Within this section of the inquiry cycle we can plan for the following:

  • provide students with an opportunity to respond to the debatable inquiry question and justify their answer using evidence from their learning
  • plan learning experiences where students can apply their knowledge and skills within an unfamiliar context in order to gain new or deeper insights
  • provide opportunities for students to compare and contrast using a variety of ATL models
  • students to engage in debating activities where they have to defend and justify their response to the debatable question and our statement of inquiry.

Through a formative assessment learning experience ensure students have a developing and clear understanding and response to our debatable question before progressing to the next level of our inquiry cycle.

Questions to ask as we reflect on our planning for Going further:

  • how are we planning for students developing conceptual understanding?
  • how is the global context area of exploration we have chosen woven throughout the learning experiences we have planned?
  • are we providing opportunities for students to develop as independent and self-regulated learners?

Reflecting/Taking action

The final section of our inquiry cycle is Reflecting/Taking action where students independently and/or collaboratively reflect and create from their learning. Our debatable inquiry question guides how we plan for inquiry within this section of our inquiry cycle. When planning learning experiences for Reflecting/Taking action the Blooms command terms for Create are a guide for developing these learning experiences along with a variety of reflection models and tools.

Within this section of the inquiry cycle we can plan for the following:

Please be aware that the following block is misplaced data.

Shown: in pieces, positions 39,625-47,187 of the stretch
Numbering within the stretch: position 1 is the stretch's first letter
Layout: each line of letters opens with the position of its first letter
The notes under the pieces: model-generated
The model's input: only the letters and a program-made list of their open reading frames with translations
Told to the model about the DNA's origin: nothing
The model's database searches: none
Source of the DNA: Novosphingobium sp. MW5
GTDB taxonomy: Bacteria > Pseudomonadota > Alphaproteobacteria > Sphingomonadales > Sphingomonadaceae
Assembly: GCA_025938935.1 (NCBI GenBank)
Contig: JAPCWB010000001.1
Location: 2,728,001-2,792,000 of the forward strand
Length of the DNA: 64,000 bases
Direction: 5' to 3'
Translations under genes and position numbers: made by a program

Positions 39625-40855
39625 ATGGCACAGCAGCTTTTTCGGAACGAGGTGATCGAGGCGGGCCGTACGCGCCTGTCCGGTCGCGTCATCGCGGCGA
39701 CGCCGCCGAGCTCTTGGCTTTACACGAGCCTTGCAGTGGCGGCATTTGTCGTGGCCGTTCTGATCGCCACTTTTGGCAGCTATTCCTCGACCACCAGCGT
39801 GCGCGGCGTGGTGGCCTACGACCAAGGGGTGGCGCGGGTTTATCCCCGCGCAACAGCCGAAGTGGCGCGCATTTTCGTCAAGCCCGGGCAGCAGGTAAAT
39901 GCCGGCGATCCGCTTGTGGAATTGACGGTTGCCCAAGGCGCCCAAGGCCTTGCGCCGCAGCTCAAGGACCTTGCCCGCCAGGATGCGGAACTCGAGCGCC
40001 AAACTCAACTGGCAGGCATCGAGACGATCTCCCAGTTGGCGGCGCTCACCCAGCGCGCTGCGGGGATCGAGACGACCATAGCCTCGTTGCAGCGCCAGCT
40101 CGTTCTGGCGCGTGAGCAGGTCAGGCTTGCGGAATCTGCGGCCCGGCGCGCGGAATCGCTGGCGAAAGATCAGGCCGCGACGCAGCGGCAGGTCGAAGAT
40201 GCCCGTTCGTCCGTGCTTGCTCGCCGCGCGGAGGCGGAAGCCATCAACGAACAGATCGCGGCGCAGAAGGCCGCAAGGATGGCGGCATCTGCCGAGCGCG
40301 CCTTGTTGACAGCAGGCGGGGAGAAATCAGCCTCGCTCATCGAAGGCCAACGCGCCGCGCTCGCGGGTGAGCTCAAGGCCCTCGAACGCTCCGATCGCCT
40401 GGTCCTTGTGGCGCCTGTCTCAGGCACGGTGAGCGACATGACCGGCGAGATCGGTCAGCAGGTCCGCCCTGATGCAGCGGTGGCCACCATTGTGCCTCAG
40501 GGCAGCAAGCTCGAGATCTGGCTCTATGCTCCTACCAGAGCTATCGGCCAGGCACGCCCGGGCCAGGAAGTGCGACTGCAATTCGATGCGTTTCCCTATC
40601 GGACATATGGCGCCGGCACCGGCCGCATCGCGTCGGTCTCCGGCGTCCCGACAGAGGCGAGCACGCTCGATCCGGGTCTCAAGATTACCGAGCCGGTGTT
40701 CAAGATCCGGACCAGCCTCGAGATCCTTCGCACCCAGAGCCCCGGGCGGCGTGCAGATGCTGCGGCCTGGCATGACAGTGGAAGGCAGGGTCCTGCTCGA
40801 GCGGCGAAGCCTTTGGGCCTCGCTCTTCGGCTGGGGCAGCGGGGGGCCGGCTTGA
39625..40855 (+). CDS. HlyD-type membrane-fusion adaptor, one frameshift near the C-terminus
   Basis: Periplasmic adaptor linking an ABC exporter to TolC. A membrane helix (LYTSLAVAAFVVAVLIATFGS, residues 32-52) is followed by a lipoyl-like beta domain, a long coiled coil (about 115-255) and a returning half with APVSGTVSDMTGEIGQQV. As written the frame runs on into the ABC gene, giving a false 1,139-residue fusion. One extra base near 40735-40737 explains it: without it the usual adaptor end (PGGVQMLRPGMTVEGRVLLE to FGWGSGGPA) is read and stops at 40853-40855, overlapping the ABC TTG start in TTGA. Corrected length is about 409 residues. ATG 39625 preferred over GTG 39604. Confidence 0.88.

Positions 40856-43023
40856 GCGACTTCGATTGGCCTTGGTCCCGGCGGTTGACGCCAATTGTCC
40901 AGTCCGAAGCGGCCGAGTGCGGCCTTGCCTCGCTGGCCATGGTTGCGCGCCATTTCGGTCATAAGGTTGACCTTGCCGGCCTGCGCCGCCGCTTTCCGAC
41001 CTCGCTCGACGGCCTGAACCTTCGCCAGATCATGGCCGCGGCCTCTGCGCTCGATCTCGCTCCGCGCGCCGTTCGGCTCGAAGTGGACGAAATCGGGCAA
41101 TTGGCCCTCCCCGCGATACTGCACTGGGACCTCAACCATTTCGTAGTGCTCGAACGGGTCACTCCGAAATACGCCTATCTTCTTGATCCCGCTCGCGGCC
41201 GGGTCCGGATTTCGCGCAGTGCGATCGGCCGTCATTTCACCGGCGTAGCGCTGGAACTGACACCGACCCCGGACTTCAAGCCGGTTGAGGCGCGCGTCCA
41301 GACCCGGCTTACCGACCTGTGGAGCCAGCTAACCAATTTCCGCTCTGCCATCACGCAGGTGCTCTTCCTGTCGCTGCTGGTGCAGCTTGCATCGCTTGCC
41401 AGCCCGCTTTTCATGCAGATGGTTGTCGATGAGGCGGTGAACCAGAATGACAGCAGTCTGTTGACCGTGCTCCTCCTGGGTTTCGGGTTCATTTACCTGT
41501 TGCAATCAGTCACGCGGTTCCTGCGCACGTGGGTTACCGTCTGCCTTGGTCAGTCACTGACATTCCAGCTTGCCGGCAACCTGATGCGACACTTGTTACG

• provide opportunities for students to reflect on their learning within this inquiry unit, in particular the statement of inquiry
  • allow students time to draw together and create final conclusions based on all they have learnt throughout this inquiry unit
  • plan learning experiences where students can apply their knowledge and skills in new contexts
  • provide opportunity for students to share their learning with others and take their learning outside of the classroom to a ‘real-world’ context
  • allow time for students to develop their metacognitive skills.

‘If you’re happy and you know it, metacognition.’ – @AngryProf

Through a formative assessment learning experience ensure students have an accurate and clear understanding and response to our debatable question before concluding this unit and preparing for the next inquiry unit.

Going further and Reflecting/Taking action sections of the inquiry cycle tend to be primarily student led, however, depending on how we collaboratively plan this can vary according to the needs and abilities of the students in our classes.

Something it keep in mind: as an International Baccalaureate World School as well as a Lutheran School service is a very important element of the culture of our College. Within this section of the inquiry cycle encourage students to strive to be the learner profile attribute of caring through a service experience either at a local, national or global level, thus allowing them an opportunity to demonstrate their commitment to service – the mission statement of our College.

Final thoughts

Inquiry is dynamic and complex and requires that we as teachers take risks and continually strive to empower students to take responsibility for their learning. The collaborative circular planning tool is an initial start to developing as inquiry-based teachers and a common language across our College. This is simply a scaffold for inquiry that we have embraced as a College to help us develop as inquiry-based teachers and promote inquiry within our classrooms. As IB teachers we are encouraged to strive to take risks – developing as inquiry-based teachers is one way in which we can continually take risks in our teaching. Remember, this is just a scaffolding tool to plan for inquiry, there are many ways to plan for inquiry, this is just one way in which inquiry can be collaboratively planned for.

Language acquisition example

Here is an example of how we then transfer the collaborative planning on our scribble planner to our MYP unit planners: Conversations with characters – Example

2 thoughts on “Collaborative Scribble Planner

Add yours

    1. Hi Heather – this could easily be incorporated by simply adjusting the prompts at the beginning of 4 of the starting points and use the DOK command terms. We have found this scribble planner to be extremely successful and help shift a whole College to a way of inquiry-based learning. A hard task at a large school. By all means feel free to take the concept and adjust for your own context. 🙂
      Laura